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Library

Limoges

During his famous voyage to China, Marco Polo was the first westerm individual to come across the ceramic substance called "PORCELAIN".

Until the end of the 17th century the only means to obtain this material was to import it from China. Kaolin (in Chinese meaning white clay) is the primary substance for making porcelain. Apparently Kaolin was non existent in the underground of Europe. Moreover, the Chinese were bitterly safeguarding the secrets of its processing method.

During the early 18th century, Kaolin was found for the first time at Saxe. In 1713 its firing process, which was different from other ceramic products, was identified as well. For many years a patron of arts by the name of Marquise de Pompadour had attempted to manufacture porcelain in France, but because Kaolin was not yet found in Europe, she decided to import it from China. This was the start of the world famous  "MANUFACTURE DE SEVRES" near Paris.

Towards the end of the 18th century Kaolin was finally discovered around Limoges in France. This started the history of Limoges porcelain. A small town, Limoges was one of the oldest in the French kingdom. In the beginning one manufacturing facility was set up, rapidly followed by several more, prominently to meet the demands of European courts. The most prestigious artists of those days, painters in particular, became interested in this fabulous substance. As a result essential objects for daily use as well as decorative articles became available. Since then masterpieces have been created and passed along generations worldwide. Some such articles can be viewed at the " Musee de la Porcelaine de Limoges " the most important in the world for its specificity.

Creativity was enhanced to make tableware articles such as plates, platters and pitchers as well as fancy objects like bonbonieres, vases, etc. Among these the snuff box, Tabatière in French, became an immediate success. A century earlier a diplomat called Nicot introduced tobacco in France. During that time one did not smoke tobacco; it was snuffed instead. The snuff was wrapped in small linen bags and placed in leather pouches or silver, gold, wooden and ivory boxes. All of these materials were difficult to decorate or very expensive. Porcelain rapidly gained its place among these materials and soon thousands of different shapes of Tabatières were made of porcelain. The parts of the box were assembled with a setting made of brass. Gold or silver latches were used to complement the setting.

With the other available materials it was not possible to create various shapes of boxes whereas with porcelain this inconvenience was eliminated and there was no longer a limit to the artists' imagination and creativity. One would create miniaturized boxes resembling flowers, musical instruments, pets even shoes and coiffure. In some instances the wealthy and noble would order a one of a kind miniaturized model personifying their beloved one. Owning a Tabatière identified a person as distinguished, trendy and affluent.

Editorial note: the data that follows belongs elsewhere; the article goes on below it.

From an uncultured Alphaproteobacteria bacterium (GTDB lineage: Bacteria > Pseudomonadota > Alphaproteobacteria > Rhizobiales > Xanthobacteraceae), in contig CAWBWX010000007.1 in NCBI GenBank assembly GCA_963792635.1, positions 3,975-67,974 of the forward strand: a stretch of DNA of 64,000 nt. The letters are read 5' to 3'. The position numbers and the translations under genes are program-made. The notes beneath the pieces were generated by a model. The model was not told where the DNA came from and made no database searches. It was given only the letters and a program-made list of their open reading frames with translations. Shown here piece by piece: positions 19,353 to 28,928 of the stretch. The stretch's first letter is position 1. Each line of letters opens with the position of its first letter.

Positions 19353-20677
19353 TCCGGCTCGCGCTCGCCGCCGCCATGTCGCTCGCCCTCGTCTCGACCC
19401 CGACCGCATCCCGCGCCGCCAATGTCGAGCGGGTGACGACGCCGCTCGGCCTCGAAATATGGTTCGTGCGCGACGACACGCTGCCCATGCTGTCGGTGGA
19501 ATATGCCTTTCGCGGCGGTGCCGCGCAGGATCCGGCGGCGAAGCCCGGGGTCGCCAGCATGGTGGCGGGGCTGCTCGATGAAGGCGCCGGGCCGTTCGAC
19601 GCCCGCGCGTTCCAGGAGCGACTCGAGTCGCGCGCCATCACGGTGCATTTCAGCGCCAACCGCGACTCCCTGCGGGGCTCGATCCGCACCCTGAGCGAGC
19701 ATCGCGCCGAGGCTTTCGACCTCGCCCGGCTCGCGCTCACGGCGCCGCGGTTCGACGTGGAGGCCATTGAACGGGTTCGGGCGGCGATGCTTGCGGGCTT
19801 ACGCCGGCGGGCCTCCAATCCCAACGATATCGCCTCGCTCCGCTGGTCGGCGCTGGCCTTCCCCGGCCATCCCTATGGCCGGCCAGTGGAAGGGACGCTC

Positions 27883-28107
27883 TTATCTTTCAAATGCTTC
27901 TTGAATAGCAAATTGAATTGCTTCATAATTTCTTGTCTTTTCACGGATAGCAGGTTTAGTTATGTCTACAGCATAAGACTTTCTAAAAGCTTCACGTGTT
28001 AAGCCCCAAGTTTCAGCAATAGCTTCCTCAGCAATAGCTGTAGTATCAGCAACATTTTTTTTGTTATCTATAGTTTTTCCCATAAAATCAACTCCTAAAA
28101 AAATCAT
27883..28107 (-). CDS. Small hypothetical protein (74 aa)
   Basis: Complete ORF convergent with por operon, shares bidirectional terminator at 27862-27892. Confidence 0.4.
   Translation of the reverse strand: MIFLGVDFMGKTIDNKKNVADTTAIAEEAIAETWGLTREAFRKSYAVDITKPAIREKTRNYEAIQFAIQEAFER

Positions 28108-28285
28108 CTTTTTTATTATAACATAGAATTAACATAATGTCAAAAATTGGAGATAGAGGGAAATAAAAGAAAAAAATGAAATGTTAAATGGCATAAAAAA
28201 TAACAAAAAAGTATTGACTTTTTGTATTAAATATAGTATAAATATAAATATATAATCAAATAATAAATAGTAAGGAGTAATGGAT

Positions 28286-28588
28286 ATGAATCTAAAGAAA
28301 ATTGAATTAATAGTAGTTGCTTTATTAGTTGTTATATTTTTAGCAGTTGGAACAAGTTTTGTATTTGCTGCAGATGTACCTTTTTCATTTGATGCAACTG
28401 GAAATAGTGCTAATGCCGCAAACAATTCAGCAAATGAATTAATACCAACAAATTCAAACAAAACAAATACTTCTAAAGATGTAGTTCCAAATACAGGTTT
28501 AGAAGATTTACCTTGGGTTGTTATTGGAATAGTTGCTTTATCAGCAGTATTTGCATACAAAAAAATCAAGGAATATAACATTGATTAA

Indeed the French revolution led to a different use of tobacco. The soldiers of the Republic found it easier to smoke the tobacco with a pipe instead of snuffing it. Soon this practice was spread among ordinary people, diminishing the popularity of the fashionable snuff boxes and bringing their production to a standstill.

The reminiscence of the past prompted some of the Limoges producers to pursue the re-birth of the Tabatière. It began with the interest expressed by some antique dealers who were solicited by frustrated collectors, unable to locate the old snuff boxes. To understand the reason for this scarcity it is worth mentioning that two centuries is a lengthy time for a material as fragile as porcelain to endure. Moreover during this era Europe came to know revolutions and wars, which brought substantial destruction. During 1789-1792 the revolutionary soldiers steadily destroyed whatever they found in the home of the aristocrats and religious people. Furthermore due to accidental fires and lack of fire prevention equipment, several parts of the town of Limoges had burned down to ashes. Because of this the original Tabatières that survived such disasters carry a very high value. One such box was auctioned off for one million French Francs.

Some manufacturers worked very hard to revive the production of the Tabatières by consulting historians and conducting research in museums and libraries. They contemplated that no matter how, the old moulds should be found. If no longer in existence the moulds had to be reconstituted from old documents. Fortunately these efforts have paid off and great results achieved.

Once the production of the Tabatières restarted, the collectors were not disappointed with the entirely hand made reproductions that attained the status and quality of their predecessors. Numerous artisans and highly skilled workers draw, sculpture, shape, fire, decorate and set these fine objects to bring satisfaction and pleasure to the admirers of fine arts. These artisans bestow upon their work the pride of a job well done. They use traditional methods passed on for generations and are proud to have succeeded in resurrecting their heritage.

It is noteworthy that the name of this town combined with its derivative, grant it an international reputation - Porcelaine de Limoges.

   
 
 
 
 
 

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